The Hague’s Balkan Confusion
Laura Boushnak/AFP/Getty Images
There is nothing very surprising about the ruling by the International Court of Justice that Kosovo’s 2008 declaration of independence was legal. As one would expect, the Serbian government—which had challenged the declaration before the court and remained to the end optimistic of winning—was stunned by the answer, while the Albanians in Kosovo cheered. But the ruling simply upholds the largely uncontroversial assertion that international law does not include any “prohibition of declarations of independence”; anyone can, if she so wishes, make such a declaration. In contrast, the court was notably silent about what happens afterwards—whether the new state is recognized or not by the international community—carefully avoiding any mention of the legality of Kosovo as a state. This is a shame, because it returns the issue to the international community, which has lacked all consistency in its approach to secessionists in Serbia’s neighborhood.
During the dissolution of Yugoslavia in the 1990s, the millions of its citizens who wished the Yugoslav federation to survive intact argued that the multiple declarations of independence were a violation of the federal constitution or some international law. They got no sympathy from anyone. The truth is that there are secessionist movements all over the world, but unless a minority determined to secede from a country has powerful outside backers willing to support them militarily—and close their eyes if they commit human rights abuses or other outrages—their chances are slim. That’s why most of the liberation movements from the Corsicans in France to the Tamils in Sri Lanka have never resulted in independence. Doing something about their repression and their longings to have a state of their own is not in the interest of one or another big power, although the US and its allies usually like to pretend that the rights of minorities are uppermost on their minds.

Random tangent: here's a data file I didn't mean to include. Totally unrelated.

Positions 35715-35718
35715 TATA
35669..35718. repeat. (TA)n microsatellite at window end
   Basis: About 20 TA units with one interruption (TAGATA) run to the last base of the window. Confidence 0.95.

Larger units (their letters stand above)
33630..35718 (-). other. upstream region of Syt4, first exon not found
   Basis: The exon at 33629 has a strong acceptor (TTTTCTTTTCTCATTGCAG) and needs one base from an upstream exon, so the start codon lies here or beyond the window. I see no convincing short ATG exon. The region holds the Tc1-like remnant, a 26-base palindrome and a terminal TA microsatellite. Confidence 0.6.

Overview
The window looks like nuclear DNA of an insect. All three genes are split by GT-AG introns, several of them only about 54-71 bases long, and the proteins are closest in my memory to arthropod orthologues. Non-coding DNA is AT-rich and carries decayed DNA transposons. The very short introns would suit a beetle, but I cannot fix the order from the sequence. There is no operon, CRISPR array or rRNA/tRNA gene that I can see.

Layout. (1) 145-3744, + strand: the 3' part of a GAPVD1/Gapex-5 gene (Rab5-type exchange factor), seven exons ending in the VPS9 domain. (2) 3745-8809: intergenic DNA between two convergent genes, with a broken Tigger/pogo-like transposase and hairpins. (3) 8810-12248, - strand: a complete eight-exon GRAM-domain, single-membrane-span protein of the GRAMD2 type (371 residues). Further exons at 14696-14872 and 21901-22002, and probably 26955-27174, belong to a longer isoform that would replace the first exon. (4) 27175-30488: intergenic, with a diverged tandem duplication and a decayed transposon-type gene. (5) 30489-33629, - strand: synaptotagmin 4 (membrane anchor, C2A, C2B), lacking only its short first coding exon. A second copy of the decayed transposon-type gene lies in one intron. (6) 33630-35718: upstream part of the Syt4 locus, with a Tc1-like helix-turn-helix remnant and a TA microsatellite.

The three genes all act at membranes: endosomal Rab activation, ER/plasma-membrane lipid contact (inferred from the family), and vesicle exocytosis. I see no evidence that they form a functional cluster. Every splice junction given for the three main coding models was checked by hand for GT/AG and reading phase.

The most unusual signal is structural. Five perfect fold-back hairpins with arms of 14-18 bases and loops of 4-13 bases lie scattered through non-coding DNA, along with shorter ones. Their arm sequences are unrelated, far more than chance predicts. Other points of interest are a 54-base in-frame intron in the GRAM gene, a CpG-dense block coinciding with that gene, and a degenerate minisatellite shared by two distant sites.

When US officials declared that Kosovo was a unique case that will not set any historical precedent, they had that double-standard in mind. Shortly before the court announced its decision, Vice President Biden reaffirmed the US’s support for the people of Kosovo, making it clear that even if the decision of the court goes against them, it will change nothing as far as the US is concerned. The Serbs, of course, believed that once everyone could see that justice was on their side—once the Hague court had ruled that the unilateral declaration of independence by temporary institutions of self government in Kosovo was illegal—then the sixty-nine countries that already recognized Kosovo (including, along with the United States, much of the EU) would reconsider their decisions. The international community would force the Albanians to go back to the negotiating table and accept the Serbian offer of a high level of autonomy short of independence.